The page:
It is not the role of the CB to make legal determinations - it is its role to regulate.
Before this is finished the State could finish up picking up a large tab,
 

Sarenco

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5,584
I know this isn't a popular view but I wouldn't congratulate the Central Bank for not respecting the actual contract wording. I think that's positively dangerous.

Proper regulation should be grounded on clear, published rules - not the Central Bank's ever evolving "expectations".
 

TMH2017

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61
if i was working in a private company and there was a serious issue in the area i had responsibility for and i did very little to address the issue for 8 years i don’t think i would be getting an 8 out of 10 rating in any performance review

anyway its only forces outside the central bank (press, politicians, advocates like yourself and padraic kissane) pushing this issue who have got us to this stage
 

Brendan Burgess

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i did very little to address the issue for 8 years i don’t think i would be getting an 8 out of 10 rating in any performance review
Hi TMH

There are individuals in the Central Bank who have done a terrible job. But I feel that they have been replaced by some of the current people who are doing a good job. I don't know the individuals well enough to know how long they have been there.

Brendan
 

Bronte

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13,603
Let's look at the Central Bank in a balanced way....

First, they were very slow to do anything about the tracker issue. Deduct marks for that.
Second, they persuaded the lenders to go well beyond their legal obligations. About 30,000 borrowers have got significant redress. My guess is that about 1,000 of these would have succeeded in the Ombudsman's Office if they had taken a complaint. A big plus for the Central Bank.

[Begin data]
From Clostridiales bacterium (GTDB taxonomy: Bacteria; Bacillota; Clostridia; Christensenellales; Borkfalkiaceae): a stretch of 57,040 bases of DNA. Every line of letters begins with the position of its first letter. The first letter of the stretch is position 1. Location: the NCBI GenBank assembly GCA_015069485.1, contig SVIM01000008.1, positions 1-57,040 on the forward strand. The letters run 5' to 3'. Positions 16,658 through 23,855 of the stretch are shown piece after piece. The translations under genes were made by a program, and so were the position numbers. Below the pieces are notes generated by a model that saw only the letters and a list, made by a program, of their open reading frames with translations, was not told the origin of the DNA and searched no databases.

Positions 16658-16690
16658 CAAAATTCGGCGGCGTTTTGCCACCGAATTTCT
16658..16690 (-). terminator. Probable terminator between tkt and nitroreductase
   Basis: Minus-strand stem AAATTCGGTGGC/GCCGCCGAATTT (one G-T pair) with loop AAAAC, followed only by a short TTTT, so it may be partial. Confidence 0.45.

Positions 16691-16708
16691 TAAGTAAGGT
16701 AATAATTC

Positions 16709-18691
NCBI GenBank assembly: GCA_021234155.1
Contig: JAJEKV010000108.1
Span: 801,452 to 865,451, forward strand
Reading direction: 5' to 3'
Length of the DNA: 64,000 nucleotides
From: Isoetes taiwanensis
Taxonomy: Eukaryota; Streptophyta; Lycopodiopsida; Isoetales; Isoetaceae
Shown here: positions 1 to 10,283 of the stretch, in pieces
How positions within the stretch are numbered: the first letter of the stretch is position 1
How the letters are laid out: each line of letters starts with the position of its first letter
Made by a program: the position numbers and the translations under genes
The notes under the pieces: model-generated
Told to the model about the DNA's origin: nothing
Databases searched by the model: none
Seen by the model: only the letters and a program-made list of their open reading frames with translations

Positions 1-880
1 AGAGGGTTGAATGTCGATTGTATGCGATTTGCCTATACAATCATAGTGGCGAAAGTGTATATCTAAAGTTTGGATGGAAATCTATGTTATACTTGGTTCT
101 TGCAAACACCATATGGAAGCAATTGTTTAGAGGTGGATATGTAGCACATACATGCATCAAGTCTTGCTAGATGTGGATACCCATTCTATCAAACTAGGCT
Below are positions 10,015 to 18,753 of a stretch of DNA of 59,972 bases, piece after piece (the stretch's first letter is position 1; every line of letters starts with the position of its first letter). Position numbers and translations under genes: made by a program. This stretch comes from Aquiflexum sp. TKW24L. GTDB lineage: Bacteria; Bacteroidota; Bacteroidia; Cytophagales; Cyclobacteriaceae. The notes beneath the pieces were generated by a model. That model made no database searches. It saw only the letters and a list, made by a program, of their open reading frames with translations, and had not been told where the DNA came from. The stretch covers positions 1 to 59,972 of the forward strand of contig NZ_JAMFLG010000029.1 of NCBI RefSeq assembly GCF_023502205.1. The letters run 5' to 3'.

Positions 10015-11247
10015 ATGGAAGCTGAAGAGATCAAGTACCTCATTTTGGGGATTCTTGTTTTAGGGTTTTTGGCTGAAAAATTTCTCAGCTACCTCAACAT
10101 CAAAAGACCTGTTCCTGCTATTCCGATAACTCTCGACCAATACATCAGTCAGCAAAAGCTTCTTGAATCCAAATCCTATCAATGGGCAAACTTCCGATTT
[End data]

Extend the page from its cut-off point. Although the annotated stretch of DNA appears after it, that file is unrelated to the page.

AIB was absolutely clear that these 6,000 borrowers have suffered no loss and so they were refusing point blank to even write to them telling them that there had been an issue.

The Central Bank persuaded AIB to write to all of them and give them the right of appeal - a big plus for the Central Bank.

AIB refused to go any further. It is not the role of the Central Bank to make a legal determination. That is up to the courts. So even if the Central Bank believes that the borrowers have a strong case, they can't force AIB to concede it.

Governor Lane at the Oireachtas Committee appeared to lend support to AIB's case by saying that the tracker rates would have been much higher. I will deduct marks for that.

Derville Rowland later rowed back from that.

So overall? Late to the party, but a good performance since they arrived. Maybe 8/10.